Washington DC, especially the mall area, is a very nice area to walk. I highly suggest just taking the day to wander and get lost. There is no doubt that you will run into flowers and beautiful trees while walking around the area. Even the side streets that lead up to the Mall have pretty florets to look at. But if you’re on a time crunch, here are a few specific places to go:
It’s been 15 days since the first confirmed case of the coronavirus hitting Washington DC and I’m still a little speechless. I know everyone around the world is dealing with Covid-19 in their own way so I just wanted to take a second to say Hello. How are you doing? I hope all is well.
Magnolia and Forsythias
Like many others, I’ve been feeling unsettled and worried. With so much information and rumors being spread around, it’s hard to know what to believe. I’m constantly checking news sites for updates but unintentionally getting information flashed before me on social media and by friends and family sharing links. There have been times where I’ve felt so overwhelmed that I needed to turn off my phone.
All of my photography walks, talks and events have been canceled for this month and next. I’ve never mentioned this before, but I was in the middle of working on a coffee table book with a book publisher that was expected to be released in 2022 and that has even been canceled. This whole situation has been disappointing, to say the least.
View of the Washington Monument from the Enid A Haupt Garden
So I did what I thought was best. I found myself seeking more spiritual advice and journaling my feelings. I tried to look on the bright side of things:
I have a home where I can stay comfortably and safely with everything I need right here.
I’ve been reconnecting with old friends since everyone seems to have a little more time on their hands.
The sense of community and working together has never felt so warming and needed.
But even more so, the sense of gratitude has uplifted me through the times where I’ve felt helpless:
People all over the world are risking their own health to save others.
Thank you, doctors and other health care professionals, food delivery men and women, news reporters, government officials, and everyone in between who is doing their best to make the world a safer and easier place to live.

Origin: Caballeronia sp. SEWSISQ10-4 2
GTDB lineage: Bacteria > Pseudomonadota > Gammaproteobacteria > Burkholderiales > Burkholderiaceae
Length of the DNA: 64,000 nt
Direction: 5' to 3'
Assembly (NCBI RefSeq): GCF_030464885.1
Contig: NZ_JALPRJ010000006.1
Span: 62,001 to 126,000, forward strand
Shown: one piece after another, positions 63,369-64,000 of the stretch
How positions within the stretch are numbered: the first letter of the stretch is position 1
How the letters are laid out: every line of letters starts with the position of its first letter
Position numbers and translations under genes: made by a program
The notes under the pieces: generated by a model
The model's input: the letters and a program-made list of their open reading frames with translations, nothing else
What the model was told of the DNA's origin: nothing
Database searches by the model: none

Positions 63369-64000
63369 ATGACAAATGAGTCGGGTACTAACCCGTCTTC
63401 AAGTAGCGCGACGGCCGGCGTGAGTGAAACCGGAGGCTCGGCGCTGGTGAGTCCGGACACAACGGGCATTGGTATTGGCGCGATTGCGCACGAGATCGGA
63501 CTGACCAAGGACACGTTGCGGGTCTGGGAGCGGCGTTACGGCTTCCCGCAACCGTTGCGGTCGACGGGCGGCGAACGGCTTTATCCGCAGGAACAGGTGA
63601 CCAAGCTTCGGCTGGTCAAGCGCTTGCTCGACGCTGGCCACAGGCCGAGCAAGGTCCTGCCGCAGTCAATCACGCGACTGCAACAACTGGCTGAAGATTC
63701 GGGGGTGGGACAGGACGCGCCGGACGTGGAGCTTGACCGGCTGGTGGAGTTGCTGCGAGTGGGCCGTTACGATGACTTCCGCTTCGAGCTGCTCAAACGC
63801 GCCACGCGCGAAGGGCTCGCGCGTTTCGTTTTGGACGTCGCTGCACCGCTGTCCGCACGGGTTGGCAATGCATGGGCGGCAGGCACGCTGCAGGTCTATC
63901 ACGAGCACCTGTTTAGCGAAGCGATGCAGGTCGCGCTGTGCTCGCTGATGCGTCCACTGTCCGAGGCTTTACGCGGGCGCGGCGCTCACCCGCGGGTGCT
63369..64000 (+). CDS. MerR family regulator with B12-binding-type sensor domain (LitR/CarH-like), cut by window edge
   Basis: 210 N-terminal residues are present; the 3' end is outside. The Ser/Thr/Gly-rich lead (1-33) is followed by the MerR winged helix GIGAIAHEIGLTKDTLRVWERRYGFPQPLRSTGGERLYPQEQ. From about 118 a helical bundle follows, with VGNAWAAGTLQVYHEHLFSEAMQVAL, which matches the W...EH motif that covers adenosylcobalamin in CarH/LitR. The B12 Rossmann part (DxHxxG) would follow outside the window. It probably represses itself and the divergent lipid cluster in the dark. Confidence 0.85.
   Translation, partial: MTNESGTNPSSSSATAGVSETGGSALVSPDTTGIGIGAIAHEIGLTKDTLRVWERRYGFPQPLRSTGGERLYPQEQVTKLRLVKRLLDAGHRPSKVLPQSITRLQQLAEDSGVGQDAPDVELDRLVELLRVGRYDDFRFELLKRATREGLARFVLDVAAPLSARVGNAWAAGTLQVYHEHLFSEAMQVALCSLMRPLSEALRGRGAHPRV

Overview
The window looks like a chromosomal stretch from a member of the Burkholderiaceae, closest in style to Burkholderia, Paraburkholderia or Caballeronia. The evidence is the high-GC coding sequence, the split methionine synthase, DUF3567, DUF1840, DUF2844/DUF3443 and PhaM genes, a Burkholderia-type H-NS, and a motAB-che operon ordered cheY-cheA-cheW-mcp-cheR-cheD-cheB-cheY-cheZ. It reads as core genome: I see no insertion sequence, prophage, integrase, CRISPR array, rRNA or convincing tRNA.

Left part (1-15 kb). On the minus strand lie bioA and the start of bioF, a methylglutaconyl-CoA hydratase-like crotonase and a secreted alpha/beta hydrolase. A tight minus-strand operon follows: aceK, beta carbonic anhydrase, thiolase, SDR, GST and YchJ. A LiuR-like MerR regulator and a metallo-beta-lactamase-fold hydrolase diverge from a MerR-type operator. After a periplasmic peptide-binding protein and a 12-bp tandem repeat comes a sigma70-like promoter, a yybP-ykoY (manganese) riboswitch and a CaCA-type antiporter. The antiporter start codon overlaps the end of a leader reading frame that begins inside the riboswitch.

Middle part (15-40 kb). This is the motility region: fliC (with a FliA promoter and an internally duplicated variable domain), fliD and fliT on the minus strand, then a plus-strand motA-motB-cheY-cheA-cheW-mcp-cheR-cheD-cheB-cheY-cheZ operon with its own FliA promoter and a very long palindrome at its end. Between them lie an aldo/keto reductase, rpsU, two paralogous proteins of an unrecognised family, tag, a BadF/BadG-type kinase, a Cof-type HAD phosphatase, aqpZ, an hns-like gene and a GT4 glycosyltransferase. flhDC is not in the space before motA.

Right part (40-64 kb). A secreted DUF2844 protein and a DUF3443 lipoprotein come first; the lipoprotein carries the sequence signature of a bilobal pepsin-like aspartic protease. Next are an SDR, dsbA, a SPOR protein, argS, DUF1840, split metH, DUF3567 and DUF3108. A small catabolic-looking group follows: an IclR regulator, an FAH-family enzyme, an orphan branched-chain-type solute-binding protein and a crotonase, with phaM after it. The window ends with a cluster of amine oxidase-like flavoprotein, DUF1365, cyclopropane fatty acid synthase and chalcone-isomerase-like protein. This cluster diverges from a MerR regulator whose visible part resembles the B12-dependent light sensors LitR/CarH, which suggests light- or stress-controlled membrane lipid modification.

People who are on the internet spreading the good word and encouraging everyone to stay mentally and physically healthy by offering advice has made me smile every day.
Acts of generosity that have come from unexpected places have filled my heart.
Washington Monument is seen from the Martin Luther King Jr Memorial
With all these new feelings of confusion, worry but also gratitude, I keep coming back to the fact that I am very lucky. I’m lucky that my family and I are healthy and safe. There are people dealing with far more pressing issues than getting bored at home all the time. I am fine. Andrew’s fine. My parents, brother and distant relatives are fine. Frankie’s fine. *thank you.
But before all of this happened, I was writing a spring guide to DC flowers which I will probably finish at a later time. It just doesn’t feel right or natural to keep on working on it right now. But what’s most natural to me, is going out and photographing the city. The days leading up to the craziness of the Coronavirus, I was busy photographing the saucer magnolias that were peaking around the city. I knew we would be quarantined or on lockdown soon so I tried my best to go out and capture them so I had some images to edit while I was home.
Magnolias in peak bloom around Washington DC
Now that cherry blossoms are peaking and we’re told to practice social distancing, I have been going out this past week to take pictures, but by myself. I’m usually out there in the mornings when there aren’t as many people around. It’s so weird when a popular event like the cherry blossoms peaking at the Tidal Basin is usually shoulder to shoulder crowded but this year is a lot less crowded and everyone is cautious avoiding each other.
Stone lantern at the Tidal Basin in Washington DC
Bur from here on out, I’ll be self-quarantining only leaving my house to walk Frankie around the neighborhood or if we need groceries. Everything else will have to wait. Expect a “best places to find spring in DC” post soon. But for now, I just thought I’d drop in and tell you that you are loved and I hope you are safe.